How and Why do Companies Acquire Companies?
For people who love Instagram, they may or may not have noticed a very subtle change recently. Anytime you now open the app, before anything loads, you’ll get a screen that says, “Instagram by Facebook”.
For a few years, it was widely known that Facebook owns the photo app, but this recent change is the first time the company has said: “Yeah, we own that”. It’s quite an unusual thing to do, as most companies which are in the market of acquiring other properties never make a song and dance about it (unless you’re Disney).
When you’re in the supermarket, you’ll never lift a packet of Uncle Ben’s rice or Dolmio pasta sauce and have it say “made by Mars” on it. So why do companies go out of their way to acquire other companies? Is it all to do with money? Are big companies freaked out by competition? Or do they see value in smaller companies they think the world should know about?
It’s a rare combination of these, and a little more, and in this short post we’re going to find out why.
Companies know value
Let’s start with the logical reason why companies acquire companies. In most cases, they see value in a shiny new thing and want it. Many corporations will want to buy a business not because it’s another thing to claim but because they see value and want to nurture it.
Take Disney, for example. They’ve been on an acquisition rampage in recent years buying up the likes of Marvel, Star Wars and Fox Movies. They’re not buying them because they want to create a monopoly (fun fact: Lionsgate own the rights for a Monopoly movie) but because they see that these companies can provide long term value; value that can come in the form of new theme park rides and merchandise.
If you realise there’s more new value to Baby Yoda than another Mickey Mouse toy, you get bigger.
Companies want to get bigger
Imagine if you could go to the gym, get bigger & stronger, and not lift a single weight. It’s sort of how companies grow over time. Acquisitions provide companies with the chance to make gains without putting in the hard work and using advisors (more on that below).
Companies use Buy-Side Advisory
Big companies hate the idea of taking risks. When you run a small start-up, any small gamble has next to no risk. Have a company with hundreds of employees though, and even the simplest of decisions need to be run by committee and experts to go ahead.
Most companies, especially corporations, will use buy-side advisory to acquire other companies. Advisors help act as the middle man between two companies as a means to help everyone get what they want, ensure that an acquisition matches the value expected and (most importantly) keep the acquisition process above board by crossing every T and dotting every I.
Companies wait to reach the wider market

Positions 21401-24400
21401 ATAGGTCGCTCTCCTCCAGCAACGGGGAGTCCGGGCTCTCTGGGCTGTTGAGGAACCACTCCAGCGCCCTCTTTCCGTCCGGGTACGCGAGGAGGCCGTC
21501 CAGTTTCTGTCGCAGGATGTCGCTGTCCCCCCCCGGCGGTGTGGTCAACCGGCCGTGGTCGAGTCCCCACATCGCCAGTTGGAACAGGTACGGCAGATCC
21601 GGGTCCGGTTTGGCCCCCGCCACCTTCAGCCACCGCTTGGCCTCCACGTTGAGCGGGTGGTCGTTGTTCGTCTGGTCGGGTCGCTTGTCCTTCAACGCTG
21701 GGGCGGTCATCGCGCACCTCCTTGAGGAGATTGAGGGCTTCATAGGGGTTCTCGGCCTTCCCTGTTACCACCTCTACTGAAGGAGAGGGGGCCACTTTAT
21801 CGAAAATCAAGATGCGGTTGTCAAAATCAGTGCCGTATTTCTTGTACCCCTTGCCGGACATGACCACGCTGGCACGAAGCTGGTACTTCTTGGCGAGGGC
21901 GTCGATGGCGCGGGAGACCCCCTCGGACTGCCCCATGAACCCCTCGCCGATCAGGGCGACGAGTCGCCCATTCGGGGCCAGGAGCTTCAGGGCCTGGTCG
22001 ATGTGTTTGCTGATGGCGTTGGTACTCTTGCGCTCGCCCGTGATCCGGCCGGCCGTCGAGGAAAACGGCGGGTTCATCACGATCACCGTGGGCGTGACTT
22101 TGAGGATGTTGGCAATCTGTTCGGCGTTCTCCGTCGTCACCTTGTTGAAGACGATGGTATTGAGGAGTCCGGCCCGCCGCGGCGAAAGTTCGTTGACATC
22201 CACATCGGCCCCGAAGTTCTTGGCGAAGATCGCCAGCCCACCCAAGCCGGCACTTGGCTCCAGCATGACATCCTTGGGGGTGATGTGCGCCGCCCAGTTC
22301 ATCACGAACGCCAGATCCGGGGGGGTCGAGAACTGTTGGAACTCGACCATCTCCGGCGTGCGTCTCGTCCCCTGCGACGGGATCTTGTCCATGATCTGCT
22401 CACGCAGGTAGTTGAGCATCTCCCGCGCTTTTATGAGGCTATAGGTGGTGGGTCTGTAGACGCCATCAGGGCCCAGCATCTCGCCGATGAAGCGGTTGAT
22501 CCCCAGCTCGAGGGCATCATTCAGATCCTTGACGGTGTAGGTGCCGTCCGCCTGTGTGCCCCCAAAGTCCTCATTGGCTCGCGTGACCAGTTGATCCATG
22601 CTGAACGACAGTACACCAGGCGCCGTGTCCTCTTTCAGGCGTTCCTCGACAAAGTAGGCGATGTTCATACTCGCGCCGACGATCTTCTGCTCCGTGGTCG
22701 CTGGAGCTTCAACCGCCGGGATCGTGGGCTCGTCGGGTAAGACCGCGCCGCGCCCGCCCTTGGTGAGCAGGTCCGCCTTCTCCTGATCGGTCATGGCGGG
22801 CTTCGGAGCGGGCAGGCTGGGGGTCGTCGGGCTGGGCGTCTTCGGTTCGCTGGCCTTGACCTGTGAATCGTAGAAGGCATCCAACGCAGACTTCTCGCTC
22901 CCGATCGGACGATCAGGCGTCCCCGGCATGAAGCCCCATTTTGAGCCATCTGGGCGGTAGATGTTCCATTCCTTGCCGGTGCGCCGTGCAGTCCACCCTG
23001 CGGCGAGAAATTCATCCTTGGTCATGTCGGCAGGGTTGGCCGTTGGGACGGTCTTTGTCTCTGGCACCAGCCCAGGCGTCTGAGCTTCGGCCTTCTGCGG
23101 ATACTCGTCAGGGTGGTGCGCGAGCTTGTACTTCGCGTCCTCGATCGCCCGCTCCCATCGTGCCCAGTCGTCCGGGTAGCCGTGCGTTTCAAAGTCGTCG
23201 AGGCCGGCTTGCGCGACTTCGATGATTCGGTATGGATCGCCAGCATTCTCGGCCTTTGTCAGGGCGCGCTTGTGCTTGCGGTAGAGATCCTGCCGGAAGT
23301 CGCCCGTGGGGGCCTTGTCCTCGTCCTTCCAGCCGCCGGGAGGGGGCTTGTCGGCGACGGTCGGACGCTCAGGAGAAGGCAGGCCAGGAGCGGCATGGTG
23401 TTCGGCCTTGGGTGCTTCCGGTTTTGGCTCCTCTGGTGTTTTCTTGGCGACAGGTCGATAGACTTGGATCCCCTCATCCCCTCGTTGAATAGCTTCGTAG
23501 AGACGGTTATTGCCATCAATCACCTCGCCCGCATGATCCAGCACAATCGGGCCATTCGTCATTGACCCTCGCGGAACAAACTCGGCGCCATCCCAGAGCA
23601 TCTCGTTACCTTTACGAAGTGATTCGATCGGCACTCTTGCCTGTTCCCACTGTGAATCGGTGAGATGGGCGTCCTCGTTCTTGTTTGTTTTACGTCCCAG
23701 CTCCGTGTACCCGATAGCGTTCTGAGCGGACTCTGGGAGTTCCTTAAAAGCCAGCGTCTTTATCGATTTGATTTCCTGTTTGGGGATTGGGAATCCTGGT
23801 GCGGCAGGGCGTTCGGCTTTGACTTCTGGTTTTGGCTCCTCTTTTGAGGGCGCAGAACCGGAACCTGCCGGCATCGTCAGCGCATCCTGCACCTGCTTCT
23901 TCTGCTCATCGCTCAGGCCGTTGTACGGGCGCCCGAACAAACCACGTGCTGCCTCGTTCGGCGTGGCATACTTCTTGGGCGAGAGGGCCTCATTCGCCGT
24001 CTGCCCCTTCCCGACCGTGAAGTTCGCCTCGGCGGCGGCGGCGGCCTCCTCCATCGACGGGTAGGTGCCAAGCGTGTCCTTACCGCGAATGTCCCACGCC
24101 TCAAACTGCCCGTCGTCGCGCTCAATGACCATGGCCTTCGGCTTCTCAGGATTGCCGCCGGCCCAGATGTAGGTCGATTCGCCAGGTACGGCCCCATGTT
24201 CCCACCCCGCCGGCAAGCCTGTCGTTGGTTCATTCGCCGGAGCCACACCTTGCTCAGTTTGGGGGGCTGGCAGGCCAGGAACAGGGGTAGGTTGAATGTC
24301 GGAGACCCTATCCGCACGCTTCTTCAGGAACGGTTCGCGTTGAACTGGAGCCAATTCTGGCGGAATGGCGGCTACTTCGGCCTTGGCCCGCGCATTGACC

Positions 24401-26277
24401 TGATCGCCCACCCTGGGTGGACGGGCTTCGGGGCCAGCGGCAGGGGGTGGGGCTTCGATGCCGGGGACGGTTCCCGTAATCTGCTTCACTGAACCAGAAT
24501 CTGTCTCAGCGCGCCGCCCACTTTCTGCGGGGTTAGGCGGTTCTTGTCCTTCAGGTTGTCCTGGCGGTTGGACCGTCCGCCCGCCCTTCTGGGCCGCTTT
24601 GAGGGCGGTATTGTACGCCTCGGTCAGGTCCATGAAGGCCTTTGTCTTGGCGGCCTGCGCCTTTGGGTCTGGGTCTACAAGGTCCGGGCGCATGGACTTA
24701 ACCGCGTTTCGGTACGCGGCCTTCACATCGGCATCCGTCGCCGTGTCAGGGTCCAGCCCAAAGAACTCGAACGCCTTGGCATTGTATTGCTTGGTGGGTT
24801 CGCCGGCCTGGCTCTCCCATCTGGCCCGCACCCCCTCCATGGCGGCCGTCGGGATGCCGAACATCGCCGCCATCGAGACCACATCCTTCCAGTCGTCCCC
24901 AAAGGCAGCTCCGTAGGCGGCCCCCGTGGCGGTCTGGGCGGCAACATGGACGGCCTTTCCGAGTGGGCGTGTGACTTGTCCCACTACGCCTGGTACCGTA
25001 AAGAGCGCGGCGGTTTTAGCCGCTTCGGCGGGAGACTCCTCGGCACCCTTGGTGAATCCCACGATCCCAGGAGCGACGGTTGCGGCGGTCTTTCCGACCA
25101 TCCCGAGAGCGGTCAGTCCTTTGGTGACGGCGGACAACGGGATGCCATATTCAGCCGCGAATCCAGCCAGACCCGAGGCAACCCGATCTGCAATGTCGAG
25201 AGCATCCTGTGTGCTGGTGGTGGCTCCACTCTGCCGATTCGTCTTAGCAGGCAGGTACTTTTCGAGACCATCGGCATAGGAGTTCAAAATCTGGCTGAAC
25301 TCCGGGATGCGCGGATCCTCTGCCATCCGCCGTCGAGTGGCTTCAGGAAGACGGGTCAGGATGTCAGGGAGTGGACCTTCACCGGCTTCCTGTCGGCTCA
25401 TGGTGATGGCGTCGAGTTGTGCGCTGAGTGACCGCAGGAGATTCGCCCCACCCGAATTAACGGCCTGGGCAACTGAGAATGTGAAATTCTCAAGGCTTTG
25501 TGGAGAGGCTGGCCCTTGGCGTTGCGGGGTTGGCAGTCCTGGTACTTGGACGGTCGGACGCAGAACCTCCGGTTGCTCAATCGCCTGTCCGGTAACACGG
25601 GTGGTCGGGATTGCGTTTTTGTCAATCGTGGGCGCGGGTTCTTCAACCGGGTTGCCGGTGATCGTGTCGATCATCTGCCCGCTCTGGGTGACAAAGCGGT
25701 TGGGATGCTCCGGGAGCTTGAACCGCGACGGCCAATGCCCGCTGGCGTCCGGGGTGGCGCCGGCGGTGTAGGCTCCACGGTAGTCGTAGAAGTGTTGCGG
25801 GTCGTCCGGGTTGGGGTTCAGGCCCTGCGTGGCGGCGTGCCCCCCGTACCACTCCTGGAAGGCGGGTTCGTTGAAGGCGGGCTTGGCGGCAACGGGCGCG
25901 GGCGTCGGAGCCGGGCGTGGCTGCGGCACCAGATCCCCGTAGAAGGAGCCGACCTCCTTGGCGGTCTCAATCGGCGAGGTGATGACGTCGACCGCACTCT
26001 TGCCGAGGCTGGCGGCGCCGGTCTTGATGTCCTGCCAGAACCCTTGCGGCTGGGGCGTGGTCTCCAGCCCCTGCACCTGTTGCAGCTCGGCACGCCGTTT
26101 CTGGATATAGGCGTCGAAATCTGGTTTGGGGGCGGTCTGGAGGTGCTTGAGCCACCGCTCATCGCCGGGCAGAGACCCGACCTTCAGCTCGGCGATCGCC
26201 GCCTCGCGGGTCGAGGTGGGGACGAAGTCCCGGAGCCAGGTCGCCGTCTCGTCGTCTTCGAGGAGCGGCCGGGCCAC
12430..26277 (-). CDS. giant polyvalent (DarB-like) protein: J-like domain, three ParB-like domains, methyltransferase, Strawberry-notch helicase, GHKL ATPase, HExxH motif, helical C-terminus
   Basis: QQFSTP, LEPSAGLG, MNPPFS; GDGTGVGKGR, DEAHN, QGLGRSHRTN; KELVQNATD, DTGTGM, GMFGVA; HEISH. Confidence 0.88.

Sometimes a business can, for lack of a better analogy, be a big fish in a small pond. For example, if a start-up has developed a product that they know an entire industry would benefit from, but cannot get it out there, they’re stumped. It is quite common for small pharmaceuticals who develop new medicine or software for hospitals to create a fully-fledged product that is ready to go and then park it on the shelf while trying to get more prominent pharmaceuticals to absorb their company.
Companies get someone else to do it
Whatever your views are on whether we’re living in a “gig economy”, there’s a truth to power in letting someone else do the job you can’t if they do it better and then paying them for it. The best example of this is something about 50% of phone users have with them at all times: Siri.
When Apple was first developing the assistant, they didn’t have the capabilities to build parts of the platform themselves. So what did they do? Well, they went to the SRI International Artificial Intelligence Center and put a price on their amazing assistant software, before then going to Nuance Communications and buying their speech recognition engine. As Siri developed over time, Apple went and grabbed bits and bobs here and there to integrate it. They even did it with Beats by Dre, after it launched a streaming service to beat Spotify and Apple realised it didn’t need iTunes anymore.
As long as someone else is doing it better than you ever will, there’s value.
Lastly, and arguably the silliest reason why companies will acquire each other is simply down to panicking. If you have a company and find that a competitor is doing something new that could threaten your business, you’ll want to beat them to it.
This happens all the time in the tech sphere, and one of the best examples was in Silicon Valley in the 90s. A company called Netscape, who made internet browsers before anyone else, had an eccentric owner called Jim Clark. Clark thought the internet (rightly) was the future, but people would want it directly through their TVs. He created the interactive television, which TV companies in America all wanted to invest in.
The hubbub caused panic and other tech companies in Silicon Valley also wanted their version of an interactive TV. Billions of dollars were spent as companies panicked and wanted to get there first, but in the end, not a single interactive TV was put to market and sold. The product didn’t work (it was the 90s after all) but it shows that companies can blindly throw money at projects to outdo one another and avoid being acquired down the line.
By avoiding the panic and feeling like you have to act, you can acquire value in the long term.
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